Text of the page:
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Upstream Sanctuary
Contact: Aaron and Karianna
Address: PO BOX 1742 Homer, AK, 99603
Phone: 206-403-8017
About Us
We operate a small home garden located on 5 1/2 acres nestled high in the rolling hills above the Anchor River Valley, traditional Sugpiaq and Denaina Land. This is our 6th year growing produce and flowers and 3rd year tending the garden at our new North Fork home. We are not farmers, instead we work full-time year-round jobs in the service industry. Gardening connects us to our creativity, community, identity, lost heritage, family history and land based knowledge.

Some of our seasonal offerings include: staple vegetables, duck eggs, culinary and tea herbs, cut flowers and more.
Focused on equity and sustainability, we're committed to growing food and flowers that are good for the soil and soul. Our growing practices and philosophy are a synthesis of nature’s rhythms and environmentally friendly principles. Growing outdoors and in the greenhouse with a little help from our duck friends and Mavis the dog. Our goal is to manage nutrient cycles and reinforce the existing soil food web through all local inputs. These tenets of working in partnership and reciprocity with the land make a lot of practical and spiritual sense, informing all that we do at home in our gardens.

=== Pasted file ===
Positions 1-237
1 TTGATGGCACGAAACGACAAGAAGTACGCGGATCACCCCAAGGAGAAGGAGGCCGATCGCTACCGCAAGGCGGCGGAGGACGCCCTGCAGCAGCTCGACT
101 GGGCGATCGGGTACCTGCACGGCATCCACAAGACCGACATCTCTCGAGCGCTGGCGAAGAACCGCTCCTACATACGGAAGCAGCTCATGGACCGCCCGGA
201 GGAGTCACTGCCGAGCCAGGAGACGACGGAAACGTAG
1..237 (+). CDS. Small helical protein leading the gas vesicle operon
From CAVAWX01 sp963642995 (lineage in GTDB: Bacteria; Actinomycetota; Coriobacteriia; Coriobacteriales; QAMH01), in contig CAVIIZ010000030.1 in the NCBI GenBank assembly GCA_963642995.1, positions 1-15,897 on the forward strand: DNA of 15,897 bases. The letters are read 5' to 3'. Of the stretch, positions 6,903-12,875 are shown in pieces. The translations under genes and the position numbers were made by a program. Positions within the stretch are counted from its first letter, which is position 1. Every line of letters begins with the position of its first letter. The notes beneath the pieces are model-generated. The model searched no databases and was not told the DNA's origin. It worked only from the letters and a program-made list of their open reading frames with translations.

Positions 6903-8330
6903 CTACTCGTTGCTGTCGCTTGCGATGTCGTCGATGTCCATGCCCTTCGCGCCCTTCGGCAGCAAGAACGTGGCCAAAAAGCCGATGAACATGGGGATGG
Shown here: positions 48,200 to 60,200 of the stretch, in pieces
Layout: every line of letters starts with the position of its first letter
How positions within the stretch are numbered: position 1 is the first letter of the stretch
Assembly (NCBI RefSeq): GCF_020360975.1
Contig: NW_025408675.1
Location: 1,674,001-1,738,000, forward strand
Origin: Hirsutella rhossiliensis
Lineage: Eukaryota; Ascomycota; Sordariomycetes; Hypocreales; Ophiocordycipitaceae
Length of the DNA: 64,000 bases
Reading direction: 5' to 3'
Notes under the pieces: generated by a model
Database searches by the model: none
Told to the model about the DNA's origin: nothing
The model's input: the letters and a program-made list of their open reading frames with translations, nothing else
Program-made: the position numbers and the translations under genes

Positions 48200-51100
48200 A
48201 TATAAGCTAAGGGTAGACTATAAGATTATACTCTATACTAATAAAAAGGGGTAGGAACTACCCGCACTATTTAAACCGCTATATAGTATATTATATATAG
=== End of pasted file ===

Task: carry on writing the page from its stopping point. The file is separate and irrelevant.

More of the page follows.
We honour and acknowledge that much of what we know and are learning about these brilliant growing practices are all greatly based on Afro-Indigenous agricultural frameworks exploited by white colonialism through the harmful legacy of land theft and dispossession.

We seek to reduce these harms from being perpetuated in our own garden by giving 100% of our profits each season to BIPOC grassroots organizations both locally and world-wide. These solidarity funds will go towards preserving heritage, history and culture for marginalized communities while furthering education and farming programs for people within the agricultural sphere.

This season, 100% of the money we make will be donated to Alaska Community Action on Toxics. ( ) The impacts of environmental pollution are compounded in Alaska. Especially for native peoples, living off the land is the healthiest choice for communities. Stewardship of the natural environment is a logical byproduct of that lifestyle since individuals are obviously not separate from the environment in which they live, rather everything and everyone is part of the same web of life and cannot be effectively separated. This relationship has kept the area we call "Alaska" healthy and productive for thousands of years. Within the last 50 years however, plastics, synthetics and "forever chemicals" have been found at high concentrations in many staples of the subsistence lifestyle. These poisonous contaminants created by western non-indigenous society are present in their highest amounts here in the far Northwest, where subsistence is most critical. We have a responsibility to counteract the harm we have caused.